My Last $464: Derby Weekend In Lake Tahoe
Betting on horses, buying jewelry, and more
For four years, I have wanted to meet one of my online friends in Lake Tahoe. She lives in Denver but comes to Tahoe in May almost every year for an annual rock concert. Most years, I didn’t have the money. This year, I started planning two months in advance.
In March, I bought a $100 ticket for the show. In April, I paid for two nights at the hotel/casino where the band would be playing and got bus tickets. The day before I left was payday, so I had money for the resort fee, food, and souvenirs. And I had money to do something that I always wanted to do: bet on the Kentucky Derby.
I have always been fond of the Derby. My Dad was from Kentucky, and watching the race on television was a family tradition. A few days before the race, I read up on the horses and the basics of betting, and I thought I was ready to wager. The next day, the odds changed. I decided to make my picks on the morning of the race to see which horses woke up in a racing mood.
When I got up and turned on the radio, the station was playing “Money” by Pink Floyd. A good omen? No.
When I got to Tahoe, I bet $24 on several horses. But I didn’t look at the racing form so I failed to notice that one of the horses had changed gates since yesterday. I got the correct horses for Win and Place, but because of the change, I only won $11.60 on the winning horse. Not bad for a beginner, but I probably would have won all my money back if I had been more careful.
Finally meeting my friend, though, was worth more than any horse race. Since I wasn’t going to Saturday night’s show, I went to a store that one of my co-workers had recommended. Big mistake. $90 later, I had some new jewelry and a belated birthday gift for a friend. I spent $25 on a sweatshirt for my best friend’s upcoming birthday. When I checked in, the hotel put a $100 hold on my debit card. At least that was money that I couldn’t spend during the weekend.
When I checked in, the hotel put a $100 hold on my debit card. At least that was money that I couldn’t spend.
After buying souvenirs and snacks, eating lunch and dinner, enjoying a late night cocktail, and gambling, the day’s total spending was $355.92. I only won $41.16 gambling, but it was a good day and my friends and I got to hang out with the band’s drummer in a bar that night.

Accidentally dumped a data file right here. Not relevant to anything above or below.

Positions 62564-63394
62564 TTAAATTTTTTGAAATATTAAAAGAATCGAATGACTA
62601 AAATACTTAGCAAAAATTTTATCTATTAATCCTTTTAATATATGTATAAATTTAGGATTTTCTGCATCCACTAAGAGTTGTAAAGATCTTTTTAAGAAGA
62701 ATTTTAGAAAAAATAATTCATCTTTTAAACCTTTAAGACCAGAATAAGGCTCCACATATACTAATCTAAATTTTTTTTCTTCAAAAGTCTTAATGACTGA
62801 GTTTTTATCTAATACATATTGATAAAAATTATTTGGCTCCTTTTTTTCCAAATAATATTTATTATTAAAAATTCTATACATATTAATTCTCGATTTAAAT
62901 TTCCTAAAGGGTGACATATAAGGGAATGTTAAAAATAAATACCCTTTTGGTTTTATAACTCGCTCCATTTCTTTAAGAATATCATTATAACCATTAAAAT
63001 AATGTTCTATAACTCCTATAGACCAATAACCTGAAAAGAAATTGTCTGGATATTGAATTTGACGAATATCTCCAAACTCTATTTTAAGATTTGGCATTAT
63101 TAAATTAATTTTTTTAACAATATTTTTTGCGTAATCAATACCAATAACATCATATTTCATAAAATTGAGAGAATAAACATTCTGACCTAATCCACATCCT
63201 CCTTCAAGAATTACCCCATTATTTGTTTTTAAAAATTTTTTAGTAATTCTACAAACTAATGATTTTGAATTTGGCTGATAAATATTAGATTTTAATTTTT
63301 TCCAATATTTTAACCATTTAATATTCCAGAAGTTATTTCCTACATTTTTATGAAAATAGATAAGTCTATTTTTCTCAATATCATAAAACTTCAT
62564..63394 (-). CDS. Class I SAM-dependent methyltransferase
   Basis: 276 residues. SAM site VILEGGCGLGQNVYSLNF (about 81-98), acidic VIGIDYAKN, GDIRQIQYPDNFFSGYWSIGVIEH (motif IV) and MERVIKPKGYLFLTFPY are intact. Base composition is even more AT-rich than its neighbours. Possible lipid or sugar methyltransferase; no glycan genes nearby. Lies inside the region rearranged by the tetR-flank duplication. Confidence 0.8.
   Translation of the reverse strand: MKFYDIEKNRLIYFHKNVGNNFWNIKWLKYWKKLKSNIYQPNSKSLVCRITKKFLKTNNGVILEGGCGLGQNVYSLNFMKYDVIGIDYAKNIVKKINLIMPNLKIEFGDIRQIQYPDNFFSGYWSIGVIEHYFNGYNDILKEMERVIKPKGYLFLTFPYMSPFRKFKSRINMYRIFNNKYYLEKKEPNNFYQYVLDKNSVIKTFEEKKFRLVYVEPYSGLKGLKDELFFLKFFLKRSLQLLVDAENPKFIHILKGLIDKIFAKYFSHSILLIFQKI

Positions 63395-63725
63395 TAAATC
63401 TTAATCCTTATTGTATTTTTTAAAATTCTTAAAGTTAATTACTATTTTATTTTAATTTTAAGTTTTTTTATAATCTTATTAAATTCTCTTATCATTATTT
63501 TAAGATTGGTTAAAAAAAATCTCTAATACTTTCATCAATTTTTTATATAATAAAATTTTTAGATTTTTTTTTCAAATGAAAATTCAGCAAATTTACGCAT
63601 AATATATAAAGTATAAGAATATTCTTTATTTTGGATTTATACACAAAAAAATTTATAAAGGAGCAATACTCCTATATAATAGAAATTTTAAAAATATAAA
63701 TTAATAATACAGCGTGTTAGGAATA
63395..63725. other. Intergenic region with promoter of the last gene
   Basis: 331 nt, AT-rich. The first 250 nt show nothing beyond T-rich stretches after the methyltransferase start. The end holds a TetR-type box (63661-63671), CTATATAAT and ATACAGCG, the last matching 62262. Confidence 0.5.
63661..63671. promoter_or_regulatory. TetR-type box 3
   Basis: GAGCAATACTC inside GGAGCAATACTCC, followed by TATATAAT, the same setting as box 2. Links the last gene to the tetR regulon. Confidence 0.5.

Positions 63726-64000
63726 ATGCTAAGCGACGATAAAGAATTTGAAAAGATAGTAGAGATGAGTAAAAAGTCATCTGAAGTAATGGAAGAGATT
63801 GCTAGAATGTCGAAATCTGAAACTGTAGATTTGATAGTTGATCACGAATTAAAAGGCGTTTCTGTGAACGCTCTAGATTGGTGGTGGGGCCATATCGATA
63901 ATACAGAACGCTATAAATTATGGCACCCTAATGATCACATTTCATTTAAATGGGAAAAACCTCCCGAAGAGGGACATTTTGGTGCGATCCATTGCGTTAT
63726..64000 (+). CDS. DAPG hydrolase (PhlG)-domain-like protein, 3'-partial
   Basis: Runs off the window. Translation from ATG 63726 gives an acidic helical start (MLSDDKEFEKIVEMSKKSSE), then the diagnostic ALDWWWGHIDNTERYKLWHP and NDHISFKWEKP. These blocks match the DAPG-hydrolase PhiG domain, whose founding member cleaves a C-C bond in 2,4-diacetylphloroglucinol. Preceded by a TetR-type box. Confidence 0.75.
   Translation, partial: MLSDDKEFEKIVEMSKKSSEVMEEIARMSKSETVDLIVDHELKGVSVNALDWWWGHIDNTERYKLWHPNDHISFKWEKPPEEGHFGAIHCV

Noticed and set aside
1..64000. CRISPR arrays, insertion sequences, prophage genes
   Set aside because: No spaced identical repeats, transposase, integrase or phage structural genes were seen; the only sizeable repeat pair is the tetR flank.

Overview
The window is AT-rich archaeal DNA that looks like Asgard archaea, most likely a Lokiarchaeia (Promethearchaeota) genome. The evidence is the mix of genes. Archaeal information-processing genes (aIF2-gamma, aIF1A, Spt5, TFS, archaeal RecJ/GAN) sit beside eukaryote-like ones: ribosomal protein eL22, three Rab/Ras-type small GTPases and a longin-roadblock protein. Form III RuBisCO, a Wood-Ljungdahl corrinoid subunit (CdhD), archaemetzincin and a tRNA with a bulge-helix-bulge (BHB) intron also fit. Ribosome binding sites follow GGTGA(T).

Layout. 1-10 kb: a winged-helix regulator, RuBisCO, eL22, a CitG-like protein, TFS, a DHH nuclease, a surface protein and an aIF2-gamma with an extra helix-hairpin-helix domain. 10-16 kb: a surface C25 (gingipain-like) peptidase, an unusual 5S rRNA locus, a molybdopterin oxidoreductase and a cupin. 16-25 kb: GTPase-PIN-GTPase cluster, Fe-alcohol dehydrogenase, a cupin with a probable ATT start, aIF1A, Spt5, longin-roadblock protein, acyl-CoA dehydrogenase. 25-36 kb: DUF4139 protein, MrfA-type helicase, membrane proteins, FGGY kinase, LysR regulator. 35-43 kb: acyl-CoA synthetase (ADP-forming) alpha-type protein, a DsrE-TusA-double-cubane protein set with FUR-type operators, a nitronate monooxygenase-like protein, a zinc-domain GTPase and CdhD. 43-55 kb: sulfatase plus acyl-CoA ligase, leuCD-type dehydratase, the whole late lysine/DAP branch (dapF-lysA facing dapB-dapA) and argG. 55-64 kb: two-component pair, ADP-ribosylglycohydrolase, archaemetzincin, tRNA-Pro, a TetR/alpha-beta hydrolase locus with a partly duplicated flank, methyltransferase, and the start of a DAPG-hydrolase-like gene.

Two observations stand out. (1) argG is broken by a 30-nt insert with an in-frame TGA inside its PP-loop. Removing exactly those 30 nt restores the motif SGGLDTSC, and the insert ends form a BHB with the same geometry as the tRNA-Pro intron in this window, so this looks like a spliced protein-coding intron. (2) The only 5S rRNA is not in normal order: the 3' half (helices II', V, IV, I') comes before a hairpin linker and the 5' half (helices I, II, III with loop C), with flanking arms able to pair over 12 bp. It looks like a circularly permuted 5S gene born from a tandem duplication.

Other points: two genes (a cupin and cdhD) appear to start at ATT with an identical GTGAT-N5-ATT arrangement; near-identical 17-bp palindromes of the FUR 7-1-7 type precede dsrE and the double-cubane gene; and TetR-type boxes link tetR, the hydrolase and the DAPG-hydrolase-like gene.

Sunday was Mother’s Day and my friend’s husband bought us a buffet brunch. I ate too much and headed to the nearest drugstore for upset stomach medicine. After buying a tee shirt at the show and getting a late night snack, the day’s total spending was $55.66.
Before I went home on Monday, I spent $20 on breakfast and another $40 in the store where I had spent $90 on Saturday. It was a beautiful, cloudless day, which made my walk by the lake even more special. On my way back to the hotel, I stopped at a hotel/spa by the lake to ask for a brochure. I inquired about the slow season, a time when I might be able to afford to reserve a room. In the fall before the ski resorts opened and the time between the ski resort closures and Memorial Day were the slowest times. I was miffed by the cool reception that I received at the front desk, as if the possibility of me ever staying there was unimaginable and not even worth giving me a welcoming smile.
But I didn’t let the rebuff ruin my weekend. Right before I left, I played $5 on a poker machine and won $15, which I promptly pocketed. I gave a $5 tip to the bellman, who helped to carry my bags to the bus stop two blocks away. I thought the standard rate was $1 a bag, but what are the two blocks worth?
The total for my Lake Tahoe weekend was $464.00, not counting the $400 I spent ahead of time for my lodging, concert ticket, and transportation. I had a great time, met old and new friends, saw a good show, and got some nice jewelry and tee shirts. Weekends in Tahoe will never be a monthly addition to my lifestyle, but I do plan to make a return trip one of these days.
When I got home, I looked up the prices for the hotel/spa by the Lake, using the first weekend of October as a potential date. With my AARP discount, I could get a room with a lakefront view and a king-sized bed for $377 a night: doable if I don’t gamble or buy any more jewelry. It might be worth it just to experience the heated toilet seat.
Beatrice M. Hogg is a coal-miner’s daughter and freelance writer who was raised in Western Pennsylvania and has lived in Northern California for twenty-five years, where she wrote her novel, Three Chords One Song, and continues to write about music and life in general.
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